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News | Dec. 8, 2013

CULEX provides training, strengthens U.S., Honduras relationship

By Capt. Zach Anderson Joint Task Force-Bravo Public Affairs

More than 90 members of Joint Task Force-Bravo deployed to Mocoron, a remote Honduran military outpost in the Department of Gracias a Dios, Honduras, as part of a Culminating Exercise (CULEX) conducted by the Task Force, Dec. 2-5.

The CULEX was built around the scenario of a category II hurricane striking the Caribbean coast of Honduras, and the Honduran government requesting U.S. support. In the exercise scenario, Joint Task Force-Bravo was directed by U.S. Southern Command to deploy an assessment team and medical team to the affected area to immediately alleviate human suffering.

For the exercise, Joint Task Force-Bravo deployed the U.S. Southern Command Survey and Assessment Team (S-SAT) which includes civil affairs, medical, communication and logistics personnel. The S-SAT is a USSOUTHCOM asset designed to provide a rapidly deployable team of experts anywhere in Central America within 18 hours of notification in order to respond to any type of disaster relief scenario. The complexity of the CULEX put the team's capabilities to the test.

"In order for us to deploy here, numerous lifts had to be coordinated using Joint Task Force-Bravo's aviation assets," said U.S. Army Lt. Col. Alan McKewan, S-SAT Team Leader. "We occupied very austere conditions and had to set up our logistics, establish our communication and power--all of those elements were necessary for this operation. That couples with the fact that we did four to five moves of people and equipment each day and our medical element treated more than 500 patients each day at remote locations. It's all very similar to what we would have to do to address a population that is isolated in the event of a real-world disaster."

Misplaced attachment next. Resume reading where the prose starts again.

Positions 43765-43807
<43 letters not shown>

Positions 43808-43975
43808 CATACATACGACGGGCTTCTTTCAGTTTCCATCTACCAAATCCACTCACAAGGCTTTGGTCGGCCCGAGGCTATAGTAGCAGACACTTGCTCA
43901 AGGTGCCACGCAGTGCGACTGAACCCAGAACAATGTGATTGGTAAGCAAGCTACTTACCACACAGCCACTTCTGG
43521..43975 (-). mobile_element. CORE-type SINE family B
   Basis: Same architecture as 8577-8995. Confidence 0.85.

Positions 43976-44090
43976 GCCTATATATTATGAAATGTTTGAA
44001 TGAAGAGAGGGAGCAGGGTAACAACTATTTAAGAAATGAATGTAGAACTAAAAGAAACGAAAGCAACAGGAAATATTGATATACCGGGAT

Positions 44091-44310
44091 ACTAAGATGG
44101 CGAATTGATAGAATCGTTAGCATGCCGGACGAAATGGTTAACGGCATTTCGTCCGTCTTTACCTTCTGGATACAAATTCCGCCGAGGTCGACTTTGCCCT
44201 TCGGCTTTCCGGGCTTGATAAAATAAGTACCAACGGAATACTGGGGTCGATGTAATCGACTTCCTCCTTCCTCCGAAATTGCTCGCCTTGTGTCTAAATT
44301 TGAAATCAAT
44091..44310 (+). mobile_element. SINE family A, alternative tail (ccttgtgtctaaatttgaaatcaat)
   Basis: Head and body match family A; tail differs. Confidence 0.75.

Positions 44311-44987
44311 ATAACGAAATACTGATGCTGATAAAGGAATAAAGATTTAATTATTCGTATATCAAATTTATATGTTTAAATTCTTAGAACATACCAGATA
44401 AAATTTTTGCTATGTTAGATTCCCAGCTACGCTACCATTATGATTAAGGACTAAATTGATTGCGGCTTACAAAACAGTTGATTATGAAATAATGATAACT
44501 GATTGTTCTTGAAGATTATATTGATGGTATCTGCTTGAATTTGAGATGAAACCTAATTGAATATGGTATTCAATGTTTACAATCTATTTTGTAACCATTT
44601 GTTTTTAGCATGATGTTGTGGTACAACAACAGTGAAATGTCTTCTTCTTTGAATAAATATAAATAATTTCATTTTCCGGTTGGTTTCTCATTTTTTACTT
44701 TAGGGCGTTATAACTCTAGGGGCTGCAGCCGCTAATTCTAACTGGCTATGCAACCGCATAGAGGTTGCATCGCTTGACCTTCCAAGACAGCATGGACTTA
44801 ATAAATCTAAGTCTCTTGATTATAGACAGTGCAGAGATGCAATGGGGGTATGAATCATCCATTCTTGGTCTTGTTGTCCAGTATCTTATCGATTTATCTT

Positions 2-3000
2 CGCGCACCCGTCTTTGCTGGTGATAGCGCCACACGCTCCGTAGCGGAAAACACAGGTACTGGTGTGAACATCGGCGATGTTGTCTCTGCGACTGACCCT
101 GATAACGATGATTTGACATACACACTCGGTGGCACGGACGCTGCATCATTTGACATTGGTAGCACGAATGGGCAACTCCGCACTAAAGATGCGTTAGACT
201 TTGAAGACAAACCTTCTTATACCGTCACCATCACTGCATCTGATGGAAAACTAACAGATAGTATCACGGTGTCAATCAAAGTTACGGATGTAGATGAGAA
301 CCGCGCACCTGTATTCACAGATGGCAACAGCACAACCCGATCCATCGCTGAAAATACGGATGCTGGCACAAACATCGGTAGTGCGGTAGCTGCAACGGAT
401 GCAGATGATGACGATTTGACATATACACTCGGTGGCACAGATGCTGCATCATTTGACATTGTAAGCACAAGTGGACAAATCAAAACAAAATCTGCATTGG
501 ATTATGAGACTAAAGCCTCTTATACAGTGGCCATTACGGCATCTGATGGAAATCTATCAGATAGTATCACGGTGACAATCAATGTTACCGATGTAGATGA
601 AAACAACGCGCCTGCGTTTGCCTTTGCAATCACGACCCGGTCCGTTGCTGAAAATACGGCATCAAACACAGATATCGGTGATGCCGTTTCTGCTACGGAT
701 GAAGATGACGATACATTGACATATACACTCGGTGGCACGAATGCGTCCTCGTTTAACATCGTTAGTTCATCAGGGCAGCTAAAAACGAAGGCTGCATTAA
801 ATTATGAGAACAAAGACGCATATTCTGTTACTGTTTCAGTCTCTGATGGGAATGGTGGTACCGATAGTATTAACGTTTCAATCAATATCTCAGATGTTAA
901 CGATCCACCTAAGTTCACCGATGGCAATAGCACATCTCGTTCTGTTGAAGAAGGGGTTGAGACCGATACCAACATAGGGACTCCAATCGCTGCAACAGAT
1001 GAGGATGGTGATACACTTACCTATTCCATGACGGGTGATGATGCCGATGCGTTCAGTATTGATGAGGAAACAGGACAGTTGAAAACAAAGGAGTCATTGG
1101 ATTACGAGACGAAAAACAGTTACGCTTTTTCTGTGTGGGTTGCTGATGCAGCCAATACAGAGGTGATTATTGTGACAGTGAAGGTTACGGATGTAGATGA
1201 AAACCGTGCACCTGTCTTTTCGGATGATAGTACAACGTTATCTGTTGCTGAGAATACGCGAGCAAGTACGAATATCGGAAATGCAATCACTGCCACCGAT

Part of the exercise included two real-world Medical Readiness Training Exercises (MEDRETES) conducted by Joint Task Force-Bravo's Medical Element (MEDEL) in the villages of Auka and Tipimuna. During the MEDRETES, MEDEL personnel treated more than 1,200 patients.

U.S. Army Capt. Vicki English, a veteran of several MEDRETES, said performing the real-world medical mission as part of the CULEX made this mission somewhat different than previous MEDRETES.
"It's different, because we are working as part of the disaster relief validation exercise for Joint Task Force-Bravo," said English. "Everyone participating in the exercise really worked well together to help provide much needed medical care to the population. The people here don't have medical care, and for many it's the first time they have ever seen a doctor. It's humbling to be able to help them and meet some of their needs."

Julie Schechter Torres, Deputy Chief of Mission for the U.S. Embassy in Tegucigalpa, Honduras, visited the site at Mocoron and was briefed on the capabilities of the S-SAT. Torres also visited the MEDRETE site at Auka and observed Joint Task Force-Bravo's medical personnel in action.

"Joint Task Force-Bravo is a gem for Honduras and the U.S. government working in Honduras and throughout the region," said Torres. "The ability of Joint Task Force-Bravo to respond to emergencies is so incredibly valuable to everything we are doing in this region. The overall mission of the U.S. government in Honduras is to help Honduras strengthen its security, improve inclusive economic development, and strengthen democratic institutions. Joint Task Force-Bravo's work on the security side as well as operations like this for humanitarian situations supports the entire U.S. government effort in Honduras."

The CULEX, while validating the operational capabilities of Joint Task Force-Bravo, also served to strengthen the relationship between the U.S. and Honduras.

"In this operation, we've partnered with local Honduran nationals, Honduran medical providers, the Honduran military, and we have the U.S. Army and Air Force working together," said McKewan. "There is a lot of partnership and working together throughout, to include the U.S. Embassy's involvement. It really shows how building partnership capacity and the bonds we have between our two nations are so important, and that is reinforced through this exercise."

Each element of Joint Task Force-Bravo performed its mission during the CULEX, and McKewan said the exercise was a success.

"The exercise had numerous challenges, but overall it was an outstanding operation," he said. "We had the opportunity to work with the Honduran military, civilians and healthcare providers and to provide help for local citizens. You simply can't put a price tag on how important that is. The overall teamwork displayed across Joint Task Force-Bravo in an operation like this is just outstanding."